N.B. is still hooked on building highways

Frank McKenna began the trend of large capital expenditures with the Trans Canada Highway. He took us into the four-lane world, just like the big provinces and states. And it seemed like a good idea at the time. There were a number of deaths caused by collisions, and didn’t we deserve highways as good as Quebec and Ontario?

That’s what politics is all about – finding a leverage point with the masses and using it to lengthen your run in power. The projects were extremely expensive and one section was contracted to the private sector, with tolling as part of the annual payment. In 2000, Bernard Lord removed the tolls and arranged compensation for the road contractor. He continued down the path of road construction.

Our present premier, Shawn Graham, has proposed spending $1 billion to bring route 11 between Shediac and Miramichi to four lanes as well. But before betting the farm on highway construction, perhaps we should examine the implications of this adventure. The existing book value of our highways is now $4.2 billion and requires an annual interest payment of $394 million. The gas tax provides $199 million and motor vehicle registrations bring in approximately $100 million of annual revenue. That means that we are short of revenue to pay for highways by $95 million, if highway users are to pay for roads. As we use 1.5 billion litres of gas and diesel each year, the gas tax should be 6.3 cents a litre higher. It’s a strange twist of fate that Premier Graham removed 3.8 cents of gas tax after he was elected and now we are short of revenue.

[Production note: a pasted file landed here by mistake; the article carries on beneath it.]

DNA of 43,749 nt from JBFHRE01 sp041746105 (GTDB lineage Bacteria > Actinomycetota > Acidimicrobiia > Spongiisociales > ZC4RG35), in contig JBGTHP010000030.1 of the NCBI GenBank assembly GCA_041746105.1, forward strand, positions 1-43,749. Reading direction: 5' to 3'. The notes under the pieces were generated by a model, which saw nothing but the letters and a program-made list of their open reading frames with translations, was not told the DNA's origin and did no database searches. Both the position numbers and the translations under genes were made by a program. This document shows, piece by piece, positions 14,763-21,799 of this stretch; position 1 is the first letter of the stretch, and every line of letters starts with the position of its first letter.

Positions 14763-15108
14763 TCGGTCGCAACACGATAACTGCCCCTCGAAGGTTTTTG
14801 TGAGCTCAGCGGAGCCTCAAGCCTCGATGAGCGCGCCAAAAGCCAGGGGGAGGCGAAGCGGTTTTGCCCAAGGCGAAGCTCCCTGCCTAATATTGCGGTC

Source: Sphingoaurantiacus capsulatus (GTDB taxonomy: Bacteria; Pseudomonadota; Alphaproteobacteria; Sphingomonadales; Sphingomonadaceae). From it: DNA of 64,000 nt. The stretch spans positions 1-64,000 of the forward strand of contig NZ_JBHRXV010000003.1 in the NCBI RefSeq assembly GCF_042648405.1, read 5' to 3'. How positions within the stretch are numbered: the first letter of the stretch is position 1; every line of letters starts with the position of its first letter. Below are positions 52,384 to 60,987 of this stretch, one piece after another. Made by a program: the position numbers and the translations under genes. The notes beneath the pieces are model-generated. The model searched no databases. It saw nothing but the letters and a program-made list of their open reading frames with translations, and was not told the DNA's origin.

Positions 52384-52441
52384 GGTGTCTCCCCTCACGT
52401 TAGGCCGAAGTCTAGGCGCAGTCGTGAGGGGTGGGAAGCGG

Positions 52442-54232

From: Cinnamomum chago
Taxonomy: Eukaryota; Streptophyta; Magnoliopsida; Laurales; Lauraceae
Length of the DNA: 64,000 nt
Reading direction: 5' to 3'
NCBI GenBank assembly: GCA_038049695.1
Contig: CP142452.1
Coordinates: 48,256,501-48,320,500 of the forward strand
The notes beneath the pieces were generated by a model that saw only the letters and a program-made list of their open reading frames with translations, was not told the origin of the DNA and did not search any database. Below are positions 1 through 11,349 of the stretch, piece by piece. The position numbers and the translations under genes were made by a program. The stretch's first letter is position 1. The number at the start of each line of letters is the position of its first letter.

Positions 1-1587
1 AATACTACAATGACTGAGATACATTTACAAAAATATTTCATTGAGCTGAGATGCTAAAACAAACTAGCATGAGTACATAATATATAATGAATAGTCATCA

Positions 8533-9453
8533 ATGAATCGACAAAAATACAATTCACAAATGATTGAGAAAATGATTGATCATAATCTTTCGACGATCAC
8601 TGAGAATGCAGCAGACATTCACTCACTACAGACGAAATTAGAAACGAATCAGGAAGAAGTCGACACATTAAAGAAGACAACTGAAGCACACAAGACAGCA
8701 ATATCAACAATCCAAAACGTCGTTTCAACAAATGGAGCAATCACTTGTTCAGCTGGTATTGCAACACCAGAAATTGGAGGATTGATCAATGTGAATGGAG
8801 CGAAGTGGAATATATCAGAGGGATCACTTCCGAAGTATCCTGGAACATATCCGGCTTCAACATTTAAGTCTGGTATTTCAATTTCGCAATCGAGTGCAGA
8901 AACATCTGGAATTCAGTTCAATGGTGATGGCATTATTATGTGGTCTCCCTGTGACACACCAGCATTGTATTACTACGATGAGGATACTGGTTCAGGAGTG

Now supposing that the premier succeeds in persuading the feds to cost-share his billion-dollar baby of four lanes between Shediac and Miramichi, then the province will go into debt only $500 million more. That means $47 million extra in interest, which should translate to 3 cents more gas tax. So, it looks like we can expect a total of 9.3 cents per litre increase in gas tax – or perhaps we can just layoff 1,800 teachers and nurses, or increase the HST.

No matter how you slice it or dice it, there is no free ride.  Federal cost-sharing programs are always popular with politicians. The funding is mostly allotted among provinces on a per capita basis. There’s an economic term “opportunity cost” meaning that choosing one alternative negates another choices. If we use the $500 million federal dollars and $500 million of our own money for an expense like highways, then we get a short-term high with employment building the road in exchange for many years of interest to be paid. Cost – $47 million every year.

A simple alternative would be using the money to pay down debt. Benefit – $47 million reduction in government’s interest expense every year. Another distinct opportunity would be investing the money in energy efficiency in homes, or perhaps installing wind turbines to get us off oil. For example, a 1 MW turbine costs roughly $2 million dollars and produces roughly 2,200,000 kWh per year. At 8 cents / kWh, that’s $175,000 per year per turbine, or $87 million per year gross revenue. Benefit – with maintenance and interest costs subtracted, it’s a $35 million return every year, and increasing as power rates rise.